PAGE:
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The xenophobic ‘Ould Enemy’ cack spluttered over a cricket game shows how immature a country we can be

The Ireland team who excelled at cricket should be applauded. But the Brit-bashing celebration of their feat is hypocritical for a country that is, in many ways, becoming ‘more British than Britain itself’.

Kevin O'Brien celebrates his record-breaking century during the Cricket World Cup match against England
Kevin O'Brien celebrates his record-breaking century during the Cricket World Cup match against England
Image: PA Images/ Kirsty Wigglesworth

I’VE ALWAYS ASSOCIATED cricket with acute pain. My first memory of that association dates back to winter 1977, when I was dozing through fourth class at the Harold Boys. Mr Halpin was winding the day down by reading us a newspaper report about freak weather conditions in Australia.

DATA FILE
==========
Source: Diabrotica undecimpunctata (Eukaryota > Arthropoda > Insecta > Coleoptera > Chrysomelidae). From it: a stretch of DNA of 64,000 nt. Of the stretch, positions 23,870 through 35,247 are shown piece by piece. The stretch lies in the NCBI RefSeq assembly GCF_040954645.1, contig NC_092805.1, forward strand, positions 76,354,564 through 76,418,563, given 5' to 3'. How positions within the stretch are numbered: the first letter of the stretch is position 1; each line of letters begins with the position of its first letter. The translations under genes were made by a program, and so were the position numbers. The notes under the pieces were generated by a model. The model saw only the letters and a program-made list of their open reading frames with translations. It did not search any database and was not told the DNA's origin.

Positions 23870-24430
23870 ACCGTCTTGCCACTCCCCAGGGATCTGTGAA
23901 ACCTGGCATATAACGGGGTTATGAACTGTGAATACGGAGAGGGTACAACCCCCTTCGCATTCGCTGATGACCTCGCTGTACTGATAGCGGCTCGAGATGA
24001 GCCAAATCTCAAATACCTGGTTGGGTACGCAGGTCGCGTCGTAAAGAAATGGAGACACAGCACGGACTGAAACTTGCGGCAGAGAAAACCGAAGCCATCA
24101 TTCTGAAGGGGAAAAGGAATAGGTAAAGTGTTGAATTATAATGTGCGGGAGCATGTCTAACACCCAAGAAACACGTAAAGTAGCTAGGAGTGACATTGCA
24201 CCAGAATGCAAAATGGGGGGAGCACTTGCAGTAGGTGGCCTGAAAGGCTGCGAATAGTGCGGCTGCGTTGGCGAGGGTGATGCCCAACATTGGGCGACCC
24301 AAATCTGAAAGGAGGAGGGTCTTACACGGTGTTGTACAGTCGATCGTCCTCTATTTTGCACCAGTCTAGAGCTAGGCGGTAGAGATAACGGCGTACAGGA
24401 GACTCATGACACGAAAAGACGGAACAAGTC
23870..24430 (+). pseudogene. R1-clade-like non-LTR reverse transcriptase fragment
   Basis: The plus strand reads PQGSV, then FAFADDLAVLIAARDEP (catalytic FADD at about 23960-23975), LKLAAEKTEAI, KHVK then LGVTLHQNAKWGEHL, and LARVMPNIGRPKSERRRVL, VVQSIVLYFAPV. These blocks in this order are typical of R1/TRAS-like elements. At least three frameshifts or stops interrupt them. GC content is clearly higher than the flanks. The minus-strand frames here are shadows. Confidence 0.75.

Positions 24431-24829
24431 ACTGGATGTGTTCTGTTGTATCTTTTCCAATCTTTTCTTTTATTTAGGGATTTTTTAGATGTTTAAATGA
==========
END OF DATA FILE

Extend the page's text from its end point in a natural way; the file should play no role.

“It says here that ‘Brisbane has been battered by hail-stones the size of cricket balls’. Think about that boys.”

Half-asleep, my hand shot up, almost involuntarily. “I didn’t know crickets had balls, sir.”

Thwack. Bamboo cane. Cricket equals pain.

The second memory is of a freak accident with a cricket bat while playing rounders. My friend ‘Chun’ – a huge, Sumo-wrestler-shaped boy of 11 – decided to do some batting practice while I was sliding, heels-first into final ‘base’. Whenever I see anyone playing ‘paper, rock, scissors’, I am reminded of the ‘CRUMP’ sound his bat (the rock) made as it smacked into my crotch (the open scissors). My howls could be heard several roads away. I still wince when I hear the sound of a wicket being knocked over.

Recalling my time as a sports hack with the Irish Press also brings back memories of cricket and pain – the pain of having to watch it. It’s so boring it makes pitch-and-putt look like ice hockey.

I didn’t give a Rubberbandit’s curse when I heard Ireland had beaten England at the Cricket World Cup. ‘West Brits beating the actual Brits at a boring garrison game,’ I thought. Big deal.

Read the rest of David Kenny’s article over at TheJournal.ie >

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David Kenny

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